Rediscovering the Old and Finding the New
I have been looking forward to this event for weeks. New Zealand Sauvignon Blanc has been my lifetime companion (in fact, some days I think we are married). However, I have frequently struggled with the quality of other varieties crafted by the very same wineries that produce outstanding Sauvignon Blanc.
It was an interesting tasting that offered a “pour your own wine” format, where we all got to walk around a perimeter of tables laden with an amazing array of Sauvignon Blanc, Pinot Noir, Riesling and other varieties (even a few dessert wines).
Of note were four “walk-through seminars.” Kudos to the event coordinator David Strada, a sheer stroke of genius. The first one involved a Riesling challenge when 12 winemakers were given the same grapes from the same block and asked to make their versions of Mud House vineyard. It was quite a palate workout and a highlight indeed. The offerings were judged back in NZ to determine which winemaker created the most balanced effort. I am pleased to share that the winner, Mt Difficulty winemaker Matt Dicey, was my second favorite. Tasting wines in that type of panel is truly a priceless experience and made me wish for more opportunities like this. Then there were Chardonnay and a Pinot Noir Regional Tour and of course Hot Reds, encompassing other noteworthy red varieties.
Some observations –
1. Some outstanding local offerings never make it overseas (true for any country)
2. Some would be surprised at the quality of Syrah/Blends (that, in most cases, has a way to go but are farther along the continuum than I had anticipated)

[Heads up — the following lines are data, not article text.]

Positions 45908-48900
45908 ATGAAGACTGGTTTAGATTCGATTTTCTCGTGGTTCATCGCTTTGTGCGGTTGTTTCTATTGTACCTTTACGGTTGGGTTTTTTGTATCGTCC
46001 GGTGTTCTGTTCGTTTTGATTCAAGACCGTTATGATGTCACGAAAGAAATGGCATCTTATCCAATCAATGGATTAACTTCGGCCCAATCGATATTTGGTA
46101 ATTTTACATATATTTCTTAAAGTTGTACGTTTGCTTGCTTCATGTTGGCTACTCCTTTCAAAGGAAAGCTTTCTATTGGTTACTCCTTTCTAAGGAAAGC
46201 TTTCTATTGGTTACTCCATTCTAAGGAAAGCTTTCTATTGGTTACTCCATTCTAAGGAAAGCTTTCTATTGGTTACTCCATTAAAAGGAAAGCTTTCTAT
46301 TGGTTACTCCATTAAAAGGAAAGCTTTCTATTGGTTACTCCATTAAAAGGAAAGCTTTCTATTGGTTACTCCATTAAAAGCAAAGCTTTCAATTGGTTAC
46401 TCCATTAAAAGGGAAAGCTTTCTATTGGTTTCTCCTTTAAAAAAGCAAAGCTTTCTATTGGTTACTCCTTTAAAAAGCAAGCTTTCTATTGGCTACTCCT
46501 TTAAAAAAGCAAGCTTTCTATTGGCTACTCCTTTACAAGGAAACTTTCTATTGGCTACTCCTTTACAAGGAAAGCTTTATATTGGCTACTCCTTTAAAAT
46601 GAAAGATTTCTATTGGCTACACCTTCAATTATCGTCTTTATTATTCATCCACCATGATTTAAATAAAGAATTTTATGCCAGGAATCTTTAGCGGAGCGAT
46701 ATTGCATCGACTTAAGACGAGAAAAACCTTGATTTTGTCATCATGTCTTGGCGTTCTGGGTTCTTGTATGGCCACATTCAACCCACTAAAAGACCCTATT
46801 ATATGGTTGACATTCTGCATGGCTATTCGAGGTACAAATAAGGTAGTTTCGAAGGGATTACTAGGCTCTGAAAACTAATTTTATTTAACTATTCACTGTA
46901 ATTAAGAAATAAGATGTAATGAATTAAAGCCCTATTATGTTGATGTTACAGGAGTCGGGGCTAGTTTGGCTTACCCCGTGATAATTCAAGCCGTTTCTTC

3. Same producers stand out year in and year out (subject to vintage only)
4. Sauvignon Blanc is New Zealand national treasure (true for NZ)
On that note if you call yourself a Sauvignon Blanc lover, or even a wannabe lover, these wines are NOT to be missed. Call and bug your local Liquor Mart and make him/her order you some. This segment could have been titled “Everything St Clair” as I discovered that even with $18 -$24 price points it is well worth the price of admission.
1. St. Clair Pioneer’s Block18 Snap Block 2010
2. St Clair Vicar’s Choice 2010
3. Bird Old Schoolhouse Vineyard 2010
4. St. Clair 2010
5. Brancott Letter Series “B” 2010
6. Matua Paretai 2009 (not to be confused with regular Matua bottling)
7. Last but not least the QPR goes to the ubiquitous Kim Crawford, (2010) after tasting 3 dozen Sauvignon Blancs in 4 hours (and going back to re-taste a dozen, some were tasted 3 times) I can absolutely say – for $12.99 (Costco price) it can’t be beat. Overall, the 2010 vintage showed MUCH better than 2009, so given the choice I would head that way.
My two favorite Pinot Noirs were fashioned by Felton Road (2009) and Spy Valley Envoy “Outpost” (2008) both in high $50s, I was genuinely impressed with both. I first tasted Felton Road at IPNC 6 years ago when I was on a mission to educate myself about Oregon Pinot Noir. Instead, I spent some quality time with Felton Road’s winemaker who knocked my socks off with his silky, robust, fruit-driven and texturally marvelous wines. Then there was Stonyridge Waiheke Island. When I first poured myself some of this inky elixir I thought for a moment that I was at the wrong event. Was it a Bordeaux tasting after all? The wine smelled of huge tightly wound fruit along with some earthy notes, intense and pure, with lots of delineation and prominent yet well framed tannins.
Miss Universe of Wine… sort of